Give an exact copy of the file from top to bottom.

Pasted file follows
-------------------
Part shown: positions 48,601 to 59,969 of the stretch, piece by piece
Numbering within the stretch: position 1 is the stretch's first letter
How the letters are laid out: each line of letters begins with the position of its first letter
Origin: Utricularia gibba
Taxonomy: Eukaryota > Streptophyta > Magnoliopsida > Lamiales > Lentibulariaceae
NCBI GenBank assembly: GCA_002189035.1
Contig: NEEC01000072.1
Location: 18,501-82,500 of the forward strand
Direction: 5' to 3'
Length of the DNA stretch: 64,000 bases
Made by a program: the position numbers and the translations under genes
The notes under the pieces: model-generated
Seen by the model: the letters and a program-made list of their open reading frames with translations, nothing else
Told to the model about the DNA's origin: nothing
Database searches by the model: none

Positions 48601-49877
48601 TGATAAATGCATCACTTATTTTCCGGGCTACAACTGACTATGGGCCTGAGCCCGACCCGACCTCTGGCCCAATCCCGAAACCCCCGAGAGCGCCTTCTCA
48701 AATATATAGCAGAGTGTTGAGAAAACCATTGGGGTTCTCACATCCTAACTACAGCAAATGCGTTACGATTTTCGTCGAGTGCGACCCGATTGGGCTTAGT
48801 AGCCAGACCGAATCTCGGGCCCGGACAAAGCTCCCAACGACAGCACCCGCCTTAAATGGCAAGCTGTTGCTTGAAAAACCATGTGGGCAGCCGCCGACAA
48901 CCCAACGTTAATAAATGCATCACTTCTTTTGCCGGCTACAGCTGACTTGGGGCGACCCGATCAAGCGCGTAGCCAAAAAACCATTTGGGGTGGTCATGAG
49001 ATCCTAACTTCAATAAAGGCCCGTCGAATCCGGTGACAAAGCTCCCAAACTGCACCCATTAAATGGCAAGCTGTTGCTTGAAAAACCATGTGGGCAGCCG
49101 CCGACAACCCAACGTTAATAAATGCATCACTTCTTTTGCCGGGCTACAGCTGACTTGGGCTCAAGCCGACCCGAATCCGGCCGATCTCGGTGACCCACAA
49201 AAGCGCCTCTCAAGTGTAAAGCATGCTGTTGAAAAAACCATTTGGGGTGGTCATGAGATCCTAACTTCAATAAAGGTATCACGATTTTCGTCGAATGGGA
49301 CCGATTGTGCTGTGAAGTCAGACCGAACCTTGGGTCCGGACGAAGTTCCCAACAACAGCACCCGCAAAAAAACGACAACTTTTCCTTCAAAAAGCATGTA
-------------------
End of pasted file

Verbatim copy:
Part shown: positions 48,601 to 59,969 of the stretch, piece by piece
Numbering within the stretch: position 1 is the stretch's first letter
How the letters are laid out: each line of letters begins with the position of its first letter
Origin: Utricularia gibba
Taxonomy: Eukaryota > Streptophyta > Magnoliopsida > Lamiales > Lentibulariaceae
NCBI GenBank assembly: GCA_002189035.1
Contig: NEEC01000072.1
Location: 18,501-82,500 of the forward strand
Direction: 5' to 3'
Length of the DNA stretch: 64,000 bases
Made by a program: the position numbers and the translations under genes
The notes under the pieces: model-generated
Seen by the model: the letters and a program-made list of their open reading frames with translations, nothing else
Told to the model about the DNA's origin: nothing
Database searches by the model: none

Positions 48601-49877
48601 TGATAAATGCATCACTTATTTTCCGGGCTACAACTGACTATGGGCCTGAGCCCGACCCGACCTCTGGCCCAATCCCGAAACCCCCGAGAGCGCCTTCTCA
48701 AATATATAGCAGAGTGTTGAGAAAACCATTGGGGTTCTCACATCCTAACTACAGCAAATGCGTTACGATTTTCGTCGAGTGCGACCCGATTGGGCTTAGT
48801 AGCCAGACCGAATCTCGGGCCCGGACAAAGCTCCCAACGACAGCACCCGCCTTAAATGGCAAGCTGTTGCTTGAAAAACCATGTGGGCAGCCGCCGACAA
48901 CCCAACGTTAATAAATGCATCACTTCTTTTGCCGGCTACAGCTGACTTGGGGCGACCCGATCAAGCGCGTAGCCAAAAAACCATTTGGGGTGGTCATGAG
49001 ATCCTAACTTCAATAAAGGCCCGTCGAATCCGGTGACAAAGCTCCCAAACTGCACCCATTAAATGGCAAGCTGTTGCTTGAAAAACCATGTGGGCAGCCG
49101 CCGACAACCCAACGTTAATAAATGCATCACTTCTTTTGCCGGGCTACAGCTGACTTGGGCTCAAGCCGACCCGAATCCGGCCGATCTCGGTGACCCACAA
49201 AAGCGCCTCTCAAGTGTAAAGCATGCTGTTGAAAAAACCATTTGGGGTGGTCATGAGATCCTAACTTCAATAAAGGTATCACGATTTTCGTCGAATGGGA
49301 CCGATTGTGCTGTGAAGTCAGACCGAACCTTGGGTCCGGACGAAGTTCCCAACAACAGCACCCGCAAAAAAACGACAACTTTTCCTTCAAAAAGCATGTA